First Drive: Volkswagen T-Cross

Twelve centimetres shorter than the T-Roc, the T-Cross is still a fully fledged 4-door.

Volkswagen’s smallest and cheapest SUV arrives here this month and it looks good, writes Geraldine Herbert

What is it? Despite its diminutive proportions, it seems the new Volkswagen T-Cross is a small car with big ideas. The clue to the size of its ambitions lies in its motto, “I am more”. The T-Cross is not just another small SUV in a crowded market – it’s a small car that means business.

Is it a looker? With a broad bonnet and dominant grille, it is undeniably chic, not overly muscular or aggressive. Aimed squarely at a younger audience, it is available in a range of colours including ‘Reef Blue’, ‘Makena Turquoise’ and ‘Energetic Orange’, but even on a dull day in Mallorca our grey T-Cross managed to draw a covetous glance or two.

What about the interior? Once tempted inside, the T-Cross is surprisingly roomy and feels substantially bigger than the Polo I had parked at the airport. It’s hard not to be impressed with the head and leg room or the pleasure of that lofty driving position in such a small car. The layout is simple and uncluttered with durable materials, while the brightly coloured panels are intended to appeal to the twentysomething motorist.

It is roomy enough for a family of four and the sliding rear-seat bench means you can create up to 1,281 litres of storage space. Enough to accommodate wakeboards or ski bags as Volkswagen suggests. In terms of size, it is 4.11m long and 1.58m high so it is fractionally bigger than the Polo and a mere 12cm shorter than the T-Roc.

Volkwagen’s smallest SUV is equipped with a range of safety features making it one of the safest SUVs in its class

Under the bonnet? There will be two engines from launch; a 1.0-litre petrol with two versions, one with 95hp (112g/km) and five-speed transmission and a 115hp (111g/km) version with six-speed transmission or the option of a 7-speed DSG.

And on the road? On the road it’s fun, light and agile and sharper round corners than rivals. The 115hp TSI proved particularly impressive with oodles of oomph.

Will it break the bank? On sale here next month, four trims, S, SE, SEL and R-Line are prices start from £16,995.  There is generous standard equipment includes multiple safety systems while the Stylish ‘S’ trim gets alloys, VW Connect, LED taillights and more.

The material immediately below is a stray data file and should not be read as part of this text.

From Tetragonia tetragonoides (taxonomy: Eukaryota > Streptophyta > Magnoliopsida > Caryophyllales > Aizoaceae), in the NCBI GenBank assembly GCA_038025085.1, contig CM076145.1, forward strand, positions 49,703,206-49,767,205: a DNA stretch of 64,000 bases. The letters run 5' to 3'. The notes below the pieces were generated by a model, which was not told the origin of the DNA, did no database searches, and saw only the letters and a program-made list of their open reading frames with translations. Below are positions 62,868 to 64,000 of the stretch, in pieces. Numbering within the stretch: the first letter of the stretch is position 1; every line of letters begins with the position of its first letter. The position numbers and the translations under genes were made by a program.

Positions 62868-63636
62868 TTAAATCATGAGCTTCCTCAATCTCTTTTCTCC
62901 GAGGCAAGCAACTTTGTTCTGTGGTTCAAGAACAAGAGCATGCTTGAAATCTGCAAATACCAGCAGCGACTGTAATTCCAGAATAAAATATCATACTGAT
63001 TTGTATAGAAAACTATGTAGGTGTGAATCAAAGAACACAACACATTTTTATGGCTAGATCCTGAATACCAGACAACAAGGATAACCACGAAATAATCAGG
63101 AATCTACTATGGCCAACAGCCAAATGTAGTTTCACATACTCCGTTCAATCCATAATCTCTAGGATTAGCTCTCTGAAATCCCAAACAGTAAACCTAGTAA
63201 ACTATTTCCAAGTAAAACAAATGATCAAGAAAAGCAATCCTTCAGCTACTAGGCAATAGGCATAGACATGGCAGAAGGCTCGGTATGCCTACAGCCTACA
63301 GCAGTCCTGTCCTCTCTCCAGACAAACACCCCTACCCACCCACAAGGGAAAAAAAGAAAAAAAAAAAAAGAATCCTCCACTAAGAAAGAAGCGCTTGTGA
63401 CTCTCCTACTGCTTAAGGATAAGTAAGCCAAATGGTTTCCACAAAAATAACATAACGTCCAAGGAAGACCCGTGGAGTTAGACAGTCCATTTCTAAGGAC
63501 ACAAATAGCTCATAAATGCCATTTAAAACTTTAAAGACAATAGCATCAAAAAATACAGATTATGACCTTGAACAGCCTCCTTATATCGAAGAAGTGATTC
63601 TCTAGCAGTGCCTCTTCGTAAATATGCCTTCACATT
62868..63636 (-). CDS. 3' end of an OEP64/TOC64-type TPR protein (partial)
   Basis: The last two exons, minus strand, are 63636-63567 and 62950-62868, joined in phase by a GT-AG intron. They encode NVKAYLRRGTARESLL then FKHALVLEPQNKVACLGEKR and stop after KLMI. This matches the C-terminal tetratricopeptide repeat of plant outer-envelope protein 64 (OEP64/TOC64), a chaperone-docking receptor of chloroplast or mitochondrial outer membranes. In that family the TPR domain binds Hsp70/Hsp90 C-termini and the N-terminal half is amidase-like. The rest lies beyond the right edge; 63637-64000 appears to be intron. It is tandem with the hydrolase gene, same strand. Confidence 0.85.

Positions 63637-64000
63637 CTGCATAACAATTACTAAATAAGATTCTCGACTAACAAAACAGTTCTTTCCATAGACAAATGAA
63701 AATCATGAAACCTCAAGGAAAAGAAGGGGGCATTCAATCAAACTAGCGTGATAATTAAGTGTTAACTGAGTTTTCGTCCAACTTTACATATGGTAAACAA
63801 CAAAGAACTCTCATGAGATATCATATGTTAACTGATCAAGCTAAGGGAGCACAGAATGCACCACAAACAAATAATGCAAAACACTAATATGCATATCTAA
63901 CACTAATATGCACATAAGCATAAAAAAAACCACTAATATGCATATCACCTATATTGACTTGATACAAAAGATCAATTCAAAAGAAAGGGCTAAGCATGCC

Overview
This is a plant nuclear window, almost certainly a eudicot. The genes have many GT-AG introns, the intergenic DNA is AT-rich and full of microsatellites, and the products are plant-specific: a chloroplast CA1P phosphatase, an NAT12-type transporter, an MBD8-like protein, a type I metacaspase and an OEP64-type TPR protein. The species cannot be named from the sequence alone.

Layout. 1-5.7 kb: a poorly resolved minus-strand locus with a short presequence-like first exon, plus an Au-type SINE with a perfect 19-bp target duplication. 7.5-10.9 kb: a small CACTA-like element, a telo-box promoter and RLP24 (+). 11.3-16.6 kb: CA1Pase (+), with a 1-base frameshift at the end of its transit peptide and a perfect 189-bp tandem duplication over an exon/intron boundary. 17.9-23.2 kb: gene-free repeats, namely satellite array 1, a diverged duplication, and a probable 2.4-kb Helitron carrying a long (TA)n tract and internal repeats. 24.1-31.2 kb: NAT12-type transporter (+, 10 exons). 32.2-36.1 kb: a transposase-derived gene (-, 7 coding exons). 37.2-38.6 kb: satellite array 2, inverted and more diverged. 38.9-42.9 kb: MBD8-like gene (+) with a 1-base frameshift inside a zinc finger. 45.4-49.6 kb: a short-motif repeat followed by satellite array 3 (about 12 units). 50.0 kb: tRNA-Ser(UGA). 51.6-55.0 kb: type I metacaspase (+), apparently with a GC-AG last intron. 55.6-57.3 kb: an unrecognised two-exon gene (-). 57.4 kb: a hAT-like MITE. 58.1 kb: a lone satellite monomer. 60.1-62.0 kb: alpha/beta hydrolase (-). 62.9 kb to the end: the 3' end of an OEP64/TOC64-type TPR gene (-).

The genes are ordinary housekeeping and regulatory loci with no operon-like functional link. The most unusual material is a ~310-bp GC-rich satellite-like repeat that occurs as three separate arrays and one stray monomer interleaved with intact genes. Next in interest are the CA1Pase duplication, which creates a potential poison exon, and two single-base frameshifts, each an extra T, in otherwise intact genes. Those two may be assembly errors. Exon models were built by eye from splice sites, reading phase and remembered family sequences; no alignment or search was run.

What about safety? The T-Cross also comes bursting with safety features, many previously only found on much pricier cars, including a front assist area monitoring system with pedestrian monitoring, city emergency brake and a proactive occupant protection system, which closes the windows, tightens the seat belts and applies additional brake pressure in a potential accident situation.

Why you will like it? Despite their popularity, it is hard not to wonder what exactly is the point of a small crossover? Would you buy one instead of a Polo with the same engine and keep a few more euro in your pocket?

By combining a roomy family car with striking good looks, Volkswagen’s T-Cross delivers on the promise of more – more space than rivals and crucially more attitude than a jacked-up small hatchback.

What it says about you? You may have a good eye for value but you like to stand out from the crowd

3 words to describe the VW T-Cross: Funky, Spacious: Fun


Volkswagen T-Cross – 2019 engines and specifications
Model Engine Gearbox CO2 g/km Price (RRP OTR)
S 1.0 TSI 95 PS 5-speed manual 112 £16,995.00
SE 1.0 TSI 95 PS 5-speed manual 112 £18,795.00
SE 1.0 TSI 115PS 6-speed manual 112 £19,545.00
SE 1.0 TSI 115PS 7-speed DSG 111 £21,045.00
SEL 1.0 TSI 115PS 6-speed manual 112 £21,650.00
SEL 1.0 TSI 115PS 7-speed DSG 111 £23,150.00
R-Line 1.0 TSI 115PS 6-speed manual 115 £23,550.00
R-Line 1.0 TSI 115PS 7-speed DSG 112 £25,050.00


For more information on the T-Cross visit Volkswagen UK  website or  Facebook  or Twitter for further details.


Geraldine Herbert

2nd April 2019

Author: Geraldine Herbert

Motoring journalist Geraldine Herbert is the founder of wheelsforwomen. A jury member for the International Women’s World Car of the Year, she has been a motoring journalist for over ten years and is the motoring expert for Good Housekeeping Magazine and their “Women at the Wheel” section of You can follow Geraldine on Twitter at @GerHerbert1

Share This Post On